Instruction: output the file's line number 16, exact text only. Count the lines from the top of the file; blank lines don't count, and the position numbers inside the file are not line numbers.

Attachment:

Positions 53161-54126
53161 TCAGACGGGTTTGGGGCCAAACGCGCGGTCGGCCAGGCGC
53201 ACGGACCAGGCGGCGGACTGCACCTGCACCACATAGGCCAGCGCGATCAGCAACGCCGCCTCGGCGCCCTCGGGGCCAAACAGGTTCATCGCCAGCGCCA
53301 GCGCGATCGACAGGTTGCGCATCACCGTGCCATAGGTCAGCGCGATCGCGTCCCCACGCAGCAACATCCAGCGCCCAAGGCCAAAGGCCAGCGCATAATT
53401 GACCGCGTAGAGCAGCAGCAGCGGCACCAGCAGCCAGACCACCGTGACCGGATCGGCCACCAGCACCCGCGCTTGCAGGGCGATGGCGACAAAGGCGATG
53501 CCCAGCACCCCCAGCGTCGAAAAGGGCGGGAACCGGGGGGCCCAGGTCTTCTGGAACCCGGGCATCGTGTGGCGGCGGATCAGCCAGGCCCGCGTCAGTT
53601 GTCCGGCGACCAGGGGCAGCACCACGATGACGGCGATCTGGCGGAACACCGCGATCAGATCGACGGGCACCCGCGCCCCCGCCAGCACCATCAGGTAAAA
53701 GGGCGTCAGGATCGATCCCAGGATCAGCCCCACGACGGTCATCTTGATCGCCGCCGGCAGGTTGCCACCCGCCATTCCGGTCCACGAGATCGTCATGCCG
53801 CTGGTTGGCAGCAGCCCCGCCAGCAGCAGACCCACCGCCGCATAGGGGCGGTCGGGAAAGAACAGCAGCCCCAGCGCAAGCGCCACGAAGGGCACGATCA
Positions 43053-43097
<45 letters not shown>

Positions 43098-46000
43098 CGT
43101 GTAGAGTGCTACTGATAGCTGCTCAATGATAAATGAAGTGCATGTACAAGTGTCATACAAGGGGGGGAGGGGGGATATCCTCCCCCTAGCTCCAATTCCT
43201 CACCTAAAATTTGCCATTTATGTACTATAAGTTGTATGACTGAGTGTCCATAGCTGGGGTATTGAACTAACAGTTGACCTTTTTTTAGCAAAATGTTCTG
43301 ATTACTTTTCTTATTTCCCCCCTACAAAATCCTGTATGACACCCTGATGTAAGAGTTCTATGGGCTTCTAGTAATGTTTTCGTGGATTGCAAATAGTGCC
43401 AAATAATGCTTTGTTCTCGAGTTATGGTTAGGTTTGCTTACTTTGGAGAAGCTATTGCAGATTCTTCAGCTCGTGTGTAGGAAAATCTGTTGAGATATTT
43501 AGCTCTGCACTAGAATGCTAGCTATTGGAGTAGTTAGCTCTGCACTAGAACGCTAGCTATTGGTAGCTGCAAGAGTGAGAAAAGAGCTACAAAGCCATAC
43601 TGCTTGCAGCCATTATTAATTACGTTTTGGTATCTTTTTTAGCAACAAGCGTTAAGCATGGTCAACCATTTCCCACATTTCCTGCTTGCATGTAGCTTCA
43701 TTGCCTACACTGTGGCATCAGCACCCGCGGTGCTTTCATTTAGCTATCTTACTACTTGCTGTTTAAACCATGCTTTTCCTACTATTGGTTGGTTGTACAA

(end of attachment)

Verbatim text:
43301 ATTACTTTTCTTATTTCCCCCCTACAAAATCCTGTATGACACCCTGATGTAAGAGTTCTATGGGCTTCTAGTAATGTTTTCGTGGATTGCAAATAGTGCC